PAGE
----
The Pipes Runneth Over
The last thing anyone wants shoved in his mailbox during these tight economic times is another utility bill from the government. So it was a given that an hourlong presentation to Roanoke City Council on how to pay to improve the city’s storm sewer system would be met with the level of enthusiasm usually reserved for a root canal.
But like decaying teeth, crumbling infrastructure can’t be ignored forever. It can be postponed, true, but inevitably one has to face the dentist. Roanoke’s inadequate storm-sewer system (not to be confused with sanitary sewers that carry away wastewater) goes unnoticed until rainwater pooling on roadways and yards serves up a visible reminder.
Not all of Roanoke’s problems are caused by playing the role of the county’s catch basin. But surrounding localities, reluctant to address storm runoff, do contribute. Roanoke’s neighbors soon may be forced to act as they come under increasing pressure by federal and state regulations to address not only the amount of storm water but the quality of the runoff as well.
City council is hoping others in the Roanoke River watershed will grant a more receptive welcome than in the past in addressing, as a region, the staggering number of needed projects. But as council heard Monday, the city has plenty of its own problems to solve — about $60 million worth.
The city could charge property owners for their share of contributing to the problem the same way it charges for water and sanitary sewer usage. The working model shows homeowners paying a flat rate based on an average of about 2,000 square feet of impervious areas (house, driveway, patio and the like). The cost would be rather modest (from $2.70 to $4.50 a month) — meaning homeowners wouldn’t like it, but they could afford it.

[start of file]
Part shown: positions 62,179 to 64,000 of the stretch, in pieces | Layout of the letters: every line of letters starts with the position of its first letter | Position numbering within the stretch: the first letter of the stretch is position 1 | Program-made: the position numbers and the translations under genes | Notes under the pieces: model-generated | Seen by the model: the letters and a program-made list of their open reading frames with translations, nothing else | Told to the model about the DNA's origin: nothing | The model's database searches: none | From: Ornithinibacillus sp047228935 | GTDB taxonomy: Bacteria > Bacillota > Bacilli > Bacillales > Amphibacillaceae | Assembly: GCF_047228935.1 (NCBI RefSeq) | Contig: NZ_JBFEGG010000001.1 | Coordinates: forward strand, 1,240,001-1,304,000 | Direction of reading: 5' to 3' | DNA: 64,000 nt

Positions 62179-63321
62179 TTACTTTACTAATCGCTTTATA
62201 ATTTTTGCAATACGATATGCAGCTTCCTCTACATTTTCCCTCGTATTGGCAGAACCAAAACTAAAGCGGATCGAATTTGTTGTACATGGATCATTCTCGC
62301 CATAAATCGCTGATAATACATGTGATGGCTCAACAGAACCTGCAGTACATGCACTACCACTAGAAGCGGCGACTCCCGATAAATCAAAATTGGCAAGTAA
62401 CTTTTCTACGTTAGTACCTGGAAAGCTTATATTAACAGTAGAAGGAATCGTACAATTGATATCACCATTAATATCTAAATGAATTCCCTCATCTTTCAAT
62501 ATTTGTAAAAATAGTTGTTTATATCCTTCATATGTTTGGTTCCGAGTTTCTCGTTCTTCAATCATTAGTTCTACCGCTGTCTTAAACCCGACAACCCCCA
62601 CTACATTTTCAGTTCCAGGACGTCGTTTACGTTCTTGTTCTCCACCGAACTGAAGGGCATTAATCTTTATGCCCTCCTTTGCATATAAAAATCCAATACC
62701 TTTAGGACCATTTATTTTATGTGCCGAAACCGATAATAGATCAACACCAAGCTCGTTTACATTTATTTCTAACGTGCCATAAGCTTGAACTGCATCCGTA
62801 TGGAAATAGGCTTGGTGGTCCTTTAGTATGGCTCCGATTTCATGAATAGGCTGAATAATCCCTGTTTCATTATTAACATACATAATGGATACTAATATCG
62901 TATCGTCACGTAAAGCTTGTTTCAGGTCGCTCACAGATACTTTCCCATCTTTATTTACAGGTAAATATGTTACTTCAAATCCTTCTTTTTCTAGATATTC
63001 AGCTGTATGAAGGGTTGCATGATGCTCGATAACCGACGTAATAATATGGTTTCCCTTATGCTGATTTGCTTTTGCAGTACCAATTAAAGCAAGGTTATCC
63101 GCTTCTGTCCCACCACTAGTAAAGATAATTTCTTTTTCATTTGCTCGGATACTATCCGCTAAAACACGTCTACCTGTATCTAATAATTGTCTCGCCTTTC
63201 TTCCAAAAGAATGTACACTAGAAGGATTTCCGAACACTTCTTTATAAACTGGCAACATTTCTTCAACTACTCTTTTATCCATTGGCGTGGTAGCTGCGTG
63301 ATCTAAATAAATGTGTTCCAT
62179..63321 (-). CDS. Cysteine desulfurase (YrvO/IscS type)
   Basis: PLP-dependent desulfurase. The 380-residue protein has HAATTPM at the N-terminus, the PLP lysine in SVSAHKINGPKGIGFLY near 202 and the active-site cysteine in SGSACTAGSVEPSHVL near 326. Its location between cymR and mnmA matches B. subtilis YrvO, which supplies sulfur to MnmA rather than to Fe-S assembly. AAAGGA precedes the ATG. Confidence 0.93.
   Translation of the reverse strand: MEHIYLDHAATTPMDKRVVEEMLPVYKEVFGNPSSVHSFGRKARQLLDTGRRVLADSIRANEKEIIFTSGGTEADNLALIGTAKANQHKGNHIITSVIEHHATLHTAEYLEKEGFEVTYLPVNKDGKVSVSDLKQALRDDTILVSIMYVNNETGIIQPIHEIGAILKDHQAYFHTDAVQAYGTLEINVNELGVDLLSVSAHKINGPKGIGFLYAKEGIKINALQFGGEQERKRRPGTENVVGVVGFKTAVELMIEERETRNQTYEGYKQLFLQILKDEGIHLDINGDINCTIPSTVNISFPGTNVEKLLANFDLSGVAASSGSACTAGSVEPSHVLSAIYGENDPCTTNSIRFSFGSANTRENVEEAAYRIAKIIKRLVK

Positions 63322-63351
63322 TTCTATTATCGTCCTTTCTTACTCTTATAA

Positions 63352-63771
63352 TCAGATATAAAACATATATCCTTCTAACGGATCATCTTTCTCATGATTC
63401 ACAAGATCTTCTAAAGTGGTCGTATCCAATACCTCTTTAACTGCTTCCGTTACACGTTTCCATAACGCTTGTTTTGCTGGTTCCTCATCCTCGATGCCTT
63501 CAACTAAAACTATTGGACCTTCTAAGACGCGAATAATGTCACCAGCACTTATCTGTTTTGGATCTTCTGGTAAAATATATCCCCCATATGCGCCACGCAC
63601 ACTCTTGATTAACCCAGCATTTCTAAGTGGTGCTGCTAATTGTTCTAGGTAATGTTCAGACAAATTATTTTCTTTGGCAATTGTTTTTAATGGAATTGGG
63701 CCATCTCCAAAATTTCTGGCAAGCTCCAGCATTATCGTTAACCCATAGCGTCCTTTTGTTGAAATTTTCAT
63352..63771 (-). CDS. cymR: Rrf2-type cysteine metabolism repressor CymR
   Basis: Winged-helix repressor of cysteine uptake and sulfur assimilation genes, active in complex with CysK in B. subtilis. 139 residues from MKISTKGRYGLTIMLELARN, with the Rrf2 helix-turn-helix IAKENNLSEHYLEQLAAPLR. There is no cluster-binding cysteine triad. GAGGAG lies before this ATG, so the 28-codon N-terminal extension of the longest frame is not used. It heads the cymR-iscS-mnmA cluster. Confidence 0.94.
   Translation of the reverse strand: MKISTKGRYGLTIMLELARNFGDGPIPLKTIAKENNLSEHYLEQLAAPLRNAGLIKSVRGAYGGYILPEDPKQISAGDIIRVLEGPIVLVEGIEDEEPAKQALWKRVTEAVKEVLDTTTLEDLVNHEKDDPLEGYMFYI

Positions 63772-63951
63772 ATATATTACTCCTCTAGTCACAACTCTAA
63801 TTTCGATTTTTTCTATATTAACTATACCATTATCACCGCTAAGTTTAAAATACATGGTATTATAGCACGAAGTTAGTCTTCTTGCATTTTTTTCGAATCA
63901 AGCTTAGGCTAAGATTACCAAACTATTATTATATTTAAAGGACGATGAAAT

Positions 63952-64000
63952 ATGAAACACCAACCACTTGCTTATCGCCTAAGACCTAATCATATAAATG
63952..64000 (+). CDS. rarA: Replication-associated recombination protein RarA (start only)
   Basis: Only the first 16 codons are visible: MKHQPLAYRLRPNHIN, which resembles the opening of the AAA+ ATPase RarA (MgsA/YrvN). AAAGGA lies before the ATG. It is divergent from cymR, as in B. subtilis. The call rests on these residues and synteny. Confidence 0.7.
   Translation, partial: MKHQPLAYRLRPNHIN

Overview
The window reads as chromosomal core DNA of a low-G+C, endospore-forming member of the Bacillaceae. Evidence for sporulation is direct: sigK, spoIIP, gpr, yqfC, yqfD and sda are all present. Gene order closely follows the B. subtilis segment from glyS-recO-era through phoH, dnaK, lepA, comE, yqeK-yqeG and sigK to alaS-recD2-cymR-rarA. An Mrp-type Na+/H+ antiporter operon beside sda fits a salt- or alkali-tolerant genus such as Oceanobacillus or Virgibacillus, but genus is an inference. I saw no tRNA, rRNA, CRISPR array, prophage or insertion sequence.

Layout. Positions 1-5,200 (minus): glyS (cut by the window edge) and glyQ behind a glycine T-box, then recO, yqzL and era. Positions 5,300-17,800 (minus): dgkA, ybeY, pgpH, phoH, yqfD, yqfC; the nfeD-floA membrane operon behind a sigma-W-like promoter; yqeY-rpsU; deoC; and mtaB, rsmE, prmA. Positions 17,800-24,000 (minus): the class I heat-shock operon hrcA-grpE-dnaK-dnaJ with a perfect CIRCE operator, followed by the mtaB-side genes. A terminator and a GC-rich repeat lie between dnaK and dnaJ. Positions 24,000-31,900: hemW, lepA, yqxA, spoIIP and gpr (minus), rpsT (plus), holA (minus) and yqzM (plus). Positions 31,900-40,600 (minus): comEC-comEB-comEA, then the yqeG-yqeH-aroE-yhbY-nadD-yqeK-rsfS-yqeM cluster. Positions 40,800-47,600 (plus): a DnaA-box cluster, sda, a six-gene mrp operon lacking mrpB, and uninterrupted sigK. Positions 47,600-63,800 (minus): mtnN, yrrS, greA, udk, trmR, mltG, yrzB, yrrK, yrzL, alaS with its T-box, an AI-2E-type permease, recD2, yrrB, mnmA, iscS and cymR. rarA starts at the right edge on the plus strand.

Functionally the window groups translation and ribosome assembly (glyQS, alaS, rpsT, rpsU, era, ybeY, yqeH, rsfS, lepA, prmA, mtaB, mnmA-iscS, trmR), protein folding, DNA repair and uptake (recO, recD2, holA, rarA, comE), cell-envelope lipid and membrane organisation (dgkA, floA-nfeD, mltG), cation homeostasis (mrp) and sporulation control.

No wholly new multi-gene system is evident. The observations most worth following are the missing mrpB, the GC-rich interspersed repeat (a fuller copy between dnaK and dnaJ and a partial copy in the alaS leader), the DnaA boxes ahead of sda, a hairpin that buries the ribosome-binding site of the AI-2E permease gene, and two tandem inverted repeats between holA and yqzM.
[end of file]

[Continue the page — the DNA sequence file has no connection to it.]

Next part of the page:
But business, industry and churches could face monthly bills in the hundreds of dollars if fees are calculated based on how much they contribute to the problem. Naturally, council isn’t willing yet to have this conversation, but members understand they will at some date be forced to address runoff.
While the engineering department should continue working on a plan, council can look to complementary options. Top on the list should be exploring ways to minimize runoff and the flow into storm sewers.
The city should work with developers of new projects to use materials that don’t contribute to the problem and with businesses, churches and homeowners on adding features like rain gardens and green roofs that help to reduce runoff. This could help ease the problem and, equally important, the price tag.
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